Does carbo-loading mean stuffing myself with pasta?
Should I avoid protein the day before the marathon?
Will carbo-loading make me fat ...?
If you are an endurance athlete who is fearful of hitting the wall, listen up: proper fueling before a marathon, triathlon, century bike ride, or other competitive endurance events can make the difference between agony and ecstacy! If you plan to compete for longer than 90 minutes, you want to maximize the amount of glycogen stored in your muscles, because poorly fueled muscles are associated with needless fatigue. The more glycogen, the more endurance (potentially). While the typical athlete has about 80 to 120 mmol glycogen/kg muscle, a carbo-loaded athlete can have about 200 mmol. This is enough to improve endurance by about 2 to 3%, to say nothing of making the event more enjoyable.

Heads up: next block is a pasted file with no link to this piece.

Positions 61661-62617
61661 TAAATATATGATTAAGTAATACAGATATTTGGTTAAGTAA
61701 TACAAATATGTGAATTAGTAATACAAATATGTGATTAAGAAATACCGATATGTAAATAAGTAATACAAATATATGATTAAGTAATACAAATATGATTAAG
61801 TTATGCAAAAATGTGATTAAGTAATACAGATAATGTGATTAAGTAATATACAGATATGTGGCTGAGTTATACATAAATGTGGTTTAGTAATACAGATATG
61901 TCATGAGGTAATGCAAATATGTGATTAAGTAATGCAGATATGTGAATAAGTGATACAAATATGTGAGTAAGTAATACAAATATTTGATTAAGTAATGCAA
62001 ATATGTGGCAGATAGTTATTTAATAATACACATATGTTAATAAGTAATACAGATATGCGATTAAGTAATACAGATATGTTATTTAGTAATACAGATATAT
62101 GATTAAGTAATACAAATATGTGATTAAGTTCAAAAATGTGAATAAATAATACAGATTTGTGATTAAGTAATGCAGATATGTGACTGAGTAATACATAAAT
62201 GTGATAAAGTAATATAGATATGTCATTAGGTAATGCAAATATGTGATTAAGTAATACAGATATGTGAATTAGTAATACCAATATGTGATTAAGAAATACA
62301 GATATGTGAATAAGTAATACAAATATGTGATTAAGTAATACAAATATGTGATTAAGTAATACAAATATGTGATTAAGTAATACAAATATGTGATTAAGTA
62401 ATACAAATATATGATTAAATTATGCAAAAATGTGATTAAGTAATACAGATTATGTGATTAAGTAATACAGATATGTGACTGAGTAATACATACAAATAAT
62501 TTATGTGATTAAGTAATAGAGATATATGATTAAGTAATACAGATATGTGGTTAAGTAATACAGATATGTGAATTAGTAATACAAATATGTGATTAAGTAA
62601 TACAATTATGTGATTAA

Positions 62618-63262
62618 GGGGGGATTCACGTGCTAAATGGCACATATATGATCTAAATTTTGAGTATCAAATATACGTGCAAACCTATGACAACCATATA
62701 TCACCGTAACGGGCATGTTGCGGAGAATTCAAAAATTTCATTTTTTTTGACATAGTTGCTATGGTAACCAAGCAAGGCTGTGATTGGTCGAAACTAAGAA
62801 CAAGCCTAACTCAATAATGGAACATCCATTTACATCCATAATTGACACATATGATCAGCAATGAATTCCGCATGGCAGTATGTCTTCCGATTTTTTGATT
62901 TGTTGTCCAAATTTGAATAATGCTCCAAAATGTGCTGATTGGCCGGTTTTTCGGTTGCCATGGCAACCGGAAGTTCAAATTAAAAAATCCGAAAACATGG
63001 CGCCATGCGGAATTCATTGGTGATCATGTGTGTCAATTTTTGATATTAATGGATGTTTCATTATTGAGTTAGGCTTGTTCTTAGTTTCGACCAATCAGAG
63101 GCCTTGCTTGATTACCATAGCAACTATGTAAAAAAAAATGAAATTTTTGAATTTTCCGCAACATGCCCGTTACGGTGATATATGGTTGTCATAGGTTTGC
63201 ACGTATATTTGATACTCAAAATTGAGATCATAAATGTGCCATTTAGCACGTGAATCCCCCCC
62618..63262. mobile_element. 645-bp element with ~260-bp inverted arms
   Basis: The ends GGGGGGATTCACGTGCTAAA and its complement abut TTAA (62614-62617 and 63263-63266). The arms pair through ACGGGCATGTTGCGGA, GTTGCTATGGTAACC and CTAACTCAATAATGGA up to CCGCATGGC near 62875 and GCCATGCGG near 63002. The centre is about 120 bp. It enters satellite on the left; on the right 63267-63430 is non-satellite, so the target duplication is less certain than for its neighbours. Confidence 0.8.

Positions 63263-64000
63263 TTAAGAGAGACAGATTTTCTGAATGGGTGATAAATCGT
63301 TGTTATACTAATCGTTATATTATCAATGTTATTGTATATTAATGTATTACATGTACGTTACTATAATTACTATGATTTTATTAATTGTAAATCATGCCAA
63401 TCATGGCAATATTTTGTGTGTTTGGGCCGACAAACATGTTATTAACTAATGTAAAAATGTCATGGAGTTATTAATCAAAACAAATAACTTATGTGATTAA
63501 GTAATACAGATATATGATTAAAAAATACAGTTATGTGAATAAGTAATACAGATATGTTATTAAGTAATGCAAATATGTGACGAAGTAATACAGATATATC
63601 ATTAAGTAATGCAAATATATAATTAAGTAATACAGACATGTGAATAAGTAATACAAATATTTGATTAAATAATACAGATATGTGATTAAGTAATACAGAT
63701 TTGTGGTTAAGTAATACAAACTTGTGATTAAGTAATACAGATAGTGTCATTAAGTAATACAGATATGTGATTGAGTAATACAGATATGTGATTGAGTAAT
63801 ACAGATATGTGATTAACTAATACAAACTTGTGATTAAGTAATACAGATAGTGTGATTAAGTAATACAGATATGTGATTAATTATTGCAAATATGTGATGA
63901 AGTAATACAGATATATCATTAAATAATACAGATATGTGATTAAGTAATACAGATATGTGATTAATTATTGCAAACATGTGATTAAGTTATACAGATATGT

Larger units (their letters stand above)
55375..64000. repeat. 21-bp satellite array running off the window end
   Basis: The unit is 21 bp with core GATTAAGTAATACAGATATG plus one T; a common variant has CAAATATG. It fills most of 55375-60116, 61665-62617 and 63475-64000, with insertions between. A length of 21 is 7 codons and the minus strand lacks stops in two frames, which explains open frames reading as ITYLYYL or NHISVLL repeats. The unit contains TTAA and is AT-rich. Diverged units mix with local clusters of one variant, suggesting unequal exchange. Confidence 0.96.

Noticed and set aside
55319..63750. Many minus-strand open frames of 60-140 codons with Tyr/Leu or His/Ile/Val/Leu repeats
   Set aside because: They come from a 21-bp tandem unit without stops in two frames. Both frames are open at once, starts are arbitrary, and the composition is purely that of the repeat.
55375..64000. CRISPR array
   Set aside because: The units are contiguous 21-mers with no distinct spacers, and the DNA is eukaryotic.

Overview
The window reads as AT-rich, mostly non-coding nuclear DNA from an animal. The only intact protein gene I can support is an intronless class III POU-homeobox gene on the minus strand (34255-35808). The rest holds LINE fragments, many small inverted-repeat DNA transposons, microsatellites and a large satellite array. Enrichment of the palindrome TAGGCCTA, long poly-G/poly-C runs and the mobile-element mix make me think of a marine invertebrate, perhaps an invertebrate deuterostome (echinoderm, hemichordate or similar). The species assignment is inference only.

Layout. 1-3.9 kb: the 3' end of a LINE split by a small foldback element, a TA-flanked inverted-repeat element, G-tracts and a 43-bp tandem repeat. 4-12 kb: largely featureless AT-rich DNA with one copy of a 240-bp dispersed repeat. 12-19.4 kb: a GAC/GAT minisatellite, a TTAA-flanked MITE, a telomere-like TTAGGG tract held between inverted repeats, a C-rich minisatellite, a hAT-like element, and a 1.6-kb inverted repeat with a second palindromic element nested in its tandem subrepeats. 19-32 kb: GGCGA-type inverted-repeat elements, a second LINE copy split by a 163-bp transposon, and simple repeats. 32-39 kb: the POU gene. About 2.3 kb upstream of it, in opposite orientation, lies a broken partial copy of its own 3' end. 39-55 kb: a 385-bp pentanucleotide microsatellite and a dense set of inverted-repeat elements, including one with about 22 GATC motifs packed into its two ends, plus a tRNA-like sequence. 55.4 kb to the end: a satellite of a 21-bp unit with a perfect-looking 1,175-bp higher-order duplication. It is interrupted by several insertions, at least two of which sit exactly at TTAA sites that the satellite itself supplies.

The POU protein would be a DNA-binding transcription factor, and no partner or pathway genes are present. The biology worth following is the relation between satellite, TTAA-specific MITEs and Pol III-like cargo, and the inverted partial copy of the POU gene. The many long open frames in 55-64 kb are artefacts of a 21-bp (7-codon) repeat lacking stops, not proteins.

While carbo-loading sounds simple (just stuff yourself with pasta, right?), the truth is many endurance athletes make food mistakes that hurt their performances. The last thing you want after having trained for months is to ruin your performance with poor nutrition, so carbo-load correctly
The biggest change in your schedule during the week before your event should be in your training, not in your food. Do not be tempted to do any last-minute long sessions! You need to taper your training so your muscles have adequate time to become fully fueled (and healed). Allow at least two easy or rest days (48 hr) pre-event.
You need not eat hundreds more calories this week. You simply need to exercise less. This way, the 600 to 1,000 calories you generally expend during training can be used to fuel your muscles. All during this week you should maintain your tried-and-true high-carbohydrate training diet. Drastic changes can...